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Re: XML and SOAP constraints? (was RE: WSA constraints)

From: Sanjiva Weerawarana <sanjiva@watson.ibm.com>
Date: Tue, 24 Sep 2002 02:19:40 +0600
Message-ID: <015901c2633e$8ed2b150$f500a8c0@lankabook2>
To: <www-ws-arch@w3.org>

"Champion, Mike" <Mike.Champion@SoftwareAG-USA.com> writes:
>
> As much as I shudder at the prospect of re-opening the "what is a
> web service" discussion, I think we are going to have to take a
> definitive stand on the role of XML and SOAP in the WSA.  Our working
> definition talks about "interfaces and bindings ... capable of being
> defined, described, and discovered as XML artifacts."  As I recall, we
mean
> "XML" (as does SOAP 1.2, explicitly) to mean the Infoset, not the
> serialization syntax.  Clearly a module that takes a binary representation
> of a SOAP message, parses it into an XML infoset representation, processes
> it according to the SOAP model, and passes it along in XML 1.0
serialization
> syntax is a "SOAP processor".

Understood - I'm also not interested in reopening that discussion.
It is however interesting to note that SOAP lets you take the
SOAP infoset, serialize it using something other than an XML
infoset and then read it back into a SOAP infoset and execute
(via an XML infoset or not). That is surely a Web service
invocation .. even if the on-the-wire serialization is IIOP.

> FWIW, I was originally inclined to think of an HTML page for something
like
> a stock quote or online catalog with a well-documented format that a
program
> could easily work with (e.g., "id" attributes that would point to specific

WSDL 1.1 (and likely 1.2) has HTTP GET and HTTP POST bindings which
allow one to use a on-the-wire serialization other than XML. Are
those no longer Web services??

> bits of information), that was invoked with a well-documented URI format,
as
> a "web service" even though it didn't use XML, SOAP, or WSDL.  I wouldn't
> defend that position now, at least in terms of the WSA -- a "WSA-compliant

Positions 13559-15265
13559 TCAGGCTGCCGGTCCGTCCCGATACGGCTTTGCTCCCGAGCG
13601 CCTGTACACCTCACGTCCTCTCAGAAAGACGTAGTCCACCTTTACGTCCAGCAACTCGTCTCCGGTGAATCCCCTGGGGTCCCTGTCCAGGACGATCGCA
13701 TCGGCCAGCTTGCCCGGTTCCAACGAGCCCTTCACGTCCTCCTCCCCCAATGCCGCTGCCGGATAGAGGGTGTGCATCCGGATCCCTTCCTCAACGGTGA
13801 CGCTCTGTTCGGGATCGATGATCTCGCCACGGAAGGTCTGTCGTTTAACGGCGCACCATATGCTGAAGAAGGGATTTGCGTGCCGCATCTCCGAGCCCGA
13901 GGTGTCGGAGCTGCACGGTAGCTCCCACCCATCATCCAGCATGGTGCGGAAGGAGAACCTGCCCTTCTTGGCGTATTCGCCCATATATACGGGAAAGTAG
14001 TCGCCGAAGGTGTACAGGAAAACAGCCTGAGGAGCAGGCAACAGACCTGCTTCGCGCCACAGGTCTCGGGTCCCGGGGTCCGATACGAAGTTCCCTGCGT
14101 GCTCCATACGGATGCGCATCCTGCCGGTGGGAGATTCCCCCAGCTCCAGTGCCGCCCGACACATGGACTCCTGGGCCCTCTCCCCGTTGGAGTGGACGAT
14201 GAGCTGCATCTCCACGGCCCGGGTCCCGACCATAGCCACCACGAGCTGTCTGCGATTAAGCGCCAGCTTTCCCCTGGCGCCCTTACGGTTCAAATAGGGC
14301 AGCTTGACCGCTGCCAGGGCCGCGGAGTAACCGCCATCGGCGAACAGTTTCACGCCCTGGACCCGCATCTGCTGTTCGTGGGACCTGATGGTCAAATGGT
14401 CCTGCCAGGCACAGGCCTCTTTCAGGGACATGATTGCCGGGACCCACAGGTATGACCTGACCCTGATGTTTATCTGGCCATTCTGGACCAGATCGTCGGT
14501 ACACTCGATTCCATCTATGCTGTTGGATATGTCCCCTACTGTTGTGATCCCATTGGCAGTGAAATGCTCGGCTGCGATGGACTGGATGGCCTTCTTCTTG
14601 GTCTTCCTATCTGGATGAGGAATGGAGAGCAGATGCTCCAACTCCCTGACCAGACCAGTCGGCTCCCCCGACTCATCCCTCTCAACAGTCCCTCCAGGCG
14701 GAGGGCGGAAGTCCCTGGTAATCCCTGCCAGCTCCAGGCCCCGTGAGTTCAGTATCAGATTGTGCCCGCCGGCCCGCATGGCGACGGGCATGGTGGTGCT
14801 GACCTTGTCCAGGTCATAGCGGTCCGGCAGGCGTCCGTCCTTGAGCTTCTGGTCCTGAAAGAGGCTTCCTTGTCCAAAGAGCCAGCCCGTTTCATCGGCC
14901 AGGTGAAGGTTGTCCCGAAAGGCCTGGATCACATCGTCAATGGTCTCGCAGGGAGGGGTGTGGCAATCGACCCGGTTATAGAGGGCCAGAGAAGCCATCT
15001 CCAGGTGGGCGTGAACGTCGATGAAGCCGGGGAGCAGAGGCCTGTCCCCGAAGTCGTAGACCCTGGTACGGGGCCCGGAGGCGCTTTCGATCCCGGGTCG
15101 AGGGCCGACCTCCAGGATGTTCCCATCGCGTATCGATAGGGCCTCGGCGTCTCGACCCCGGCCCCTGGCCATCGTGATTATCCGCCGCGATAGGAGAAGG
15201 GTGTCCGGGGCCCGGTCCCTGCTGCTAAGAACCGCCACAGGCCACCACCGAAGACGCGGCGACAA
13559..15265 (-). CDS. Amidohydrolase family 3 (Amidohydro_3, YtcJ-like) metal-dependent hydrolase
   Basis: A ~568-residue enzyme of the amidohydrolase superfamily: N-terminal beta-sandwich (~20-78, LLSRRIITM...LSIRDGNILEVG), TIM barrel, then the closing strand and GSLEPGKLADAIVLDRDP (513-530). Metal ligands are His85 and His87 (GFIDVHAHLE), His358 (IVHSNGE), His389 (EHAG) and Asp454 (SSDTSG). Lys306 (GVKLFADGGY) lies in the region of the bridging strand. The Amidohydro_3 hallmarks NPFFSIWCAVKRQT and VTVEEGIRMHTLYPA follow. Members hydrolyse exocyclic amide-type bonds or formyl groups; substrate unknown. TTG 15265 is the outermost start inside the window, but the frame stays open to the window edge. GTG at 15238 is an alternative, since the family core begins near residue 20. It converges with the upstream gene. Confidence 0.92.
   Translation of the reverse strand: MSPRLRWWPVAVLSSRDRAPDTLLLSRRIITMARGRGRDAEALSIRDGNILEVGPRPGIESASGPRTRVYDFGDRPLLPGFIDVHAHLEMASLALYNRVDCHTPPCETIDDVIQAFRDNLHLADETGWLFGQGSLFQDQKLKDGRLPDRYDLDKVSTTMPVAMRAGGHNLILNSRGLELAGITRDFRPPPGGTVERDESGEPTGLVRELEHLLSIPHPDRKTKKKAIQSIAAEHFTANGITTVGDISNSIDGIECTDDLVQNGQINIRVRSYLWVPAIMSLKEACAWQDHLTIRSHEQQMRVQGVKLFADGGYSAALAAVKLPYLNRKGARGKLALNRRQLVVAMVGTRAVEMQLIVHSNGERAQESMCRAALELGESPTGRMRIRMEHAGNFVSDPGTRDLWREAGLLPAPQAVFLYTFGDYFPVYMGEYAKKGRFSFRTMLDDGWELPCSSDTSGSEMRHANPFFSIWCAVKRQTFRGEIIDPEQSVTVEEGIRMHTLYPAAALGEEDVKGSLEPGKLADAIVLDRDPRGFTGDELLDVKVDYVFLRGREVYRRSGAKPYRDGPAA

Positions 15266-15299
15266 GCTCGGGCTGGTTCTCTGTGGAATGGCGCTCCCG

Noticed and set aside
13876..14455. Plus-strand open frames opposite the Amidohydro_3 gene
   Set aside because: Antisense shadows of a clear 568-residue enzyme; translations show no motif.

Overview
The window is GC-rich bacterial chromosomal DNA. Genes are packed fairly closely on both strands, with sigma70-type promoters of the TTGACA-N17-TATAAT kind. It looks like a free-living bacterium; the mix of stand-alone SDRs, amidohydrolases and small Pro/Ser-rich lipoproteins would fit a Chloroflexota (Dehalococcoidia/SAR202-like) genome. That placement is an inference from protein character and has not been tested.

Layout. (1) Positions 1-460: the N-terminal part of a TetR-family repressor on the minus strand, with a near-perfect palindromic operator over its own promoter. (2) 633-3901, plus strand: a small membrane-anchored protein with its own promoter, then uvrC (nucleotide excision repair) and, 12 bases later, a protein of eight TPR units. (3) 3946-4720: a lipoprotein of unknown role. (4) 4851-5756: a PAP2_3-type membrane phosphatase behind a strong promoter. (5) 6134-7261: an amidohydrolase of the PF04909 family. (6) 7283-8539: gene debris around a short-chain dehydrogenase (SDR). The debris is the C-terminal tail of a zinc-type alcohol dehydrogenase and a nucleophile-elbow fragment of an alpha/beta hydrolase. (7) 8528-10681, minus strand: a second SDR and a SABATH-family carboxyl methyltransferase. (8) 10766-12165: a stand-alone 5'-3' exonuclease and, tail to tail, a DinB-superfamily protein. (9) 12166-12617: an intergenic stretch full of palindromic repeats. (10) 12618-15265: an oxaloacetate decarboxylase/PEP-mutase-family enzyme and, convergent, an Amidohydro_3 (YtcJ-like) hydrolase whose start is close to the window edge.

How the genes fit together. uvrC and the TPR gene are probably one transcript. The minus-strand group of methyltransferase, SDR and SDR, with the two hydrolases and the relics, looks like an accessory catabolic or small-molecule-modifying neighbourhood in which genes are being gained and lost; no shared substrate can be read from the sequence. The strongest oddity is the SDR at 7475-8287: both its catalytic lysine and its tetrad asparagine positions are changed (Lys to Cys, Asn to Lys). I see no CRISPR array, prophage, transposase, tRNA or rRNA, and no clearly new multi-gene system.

> web service" needs to be grounded in *something* so that additional
features
> (choreography, security, reliable transport, etc.) can be layered on it.

BPEL4WS layers on WSDL without assuming specific bindings (SOAP or
XML for that matter) and provides a composition (choreography) model
that works just fine. The on-the-wire stuff for BPEL can be anything ..
and our implementation (on alphaWorks) supports SOAP, Java method
calls and RMI/IIOP as "on-the-wire" serializations.

> Hmm, I guess the WS Description folks are talking about being able to
> describe non-XML content, so if they do that, perhaps my example *would*
be
> compliant.  Or for that matter, if browsers reliably parse HTML into an
> infoset so that a portable DOM program can extract the information in a
WSDL
> description, I guess it could be an  "XML" web service as far as we're
> concerned.


The WS-Desc WG agreed at the last F2F to not preclude non-XML
bindings. However, we are not planning on doing any non-XML bindings
on our own.

> On the other hand, the path of least resistance and most interoperability
> might be to accept that a "W3C WSA-compliant XML web service" *must* use
> SOAP and be capable of being described with WSDL.  (Mind you, I think this
> is totally orthogonal to the issue of REST vs something else ... the
> SOAP-format resource could be accessed via the HTTP methods  and
identified
> by a URI).  Do we need to do that to keep the WSA reasonably focussed?
Will
> we get major pushback from anyone if we go that direction?

I'm sorry for opening a can of worms.

Sanjiva.
Received on Monday, 23 September 2002 16:21:19 GMT

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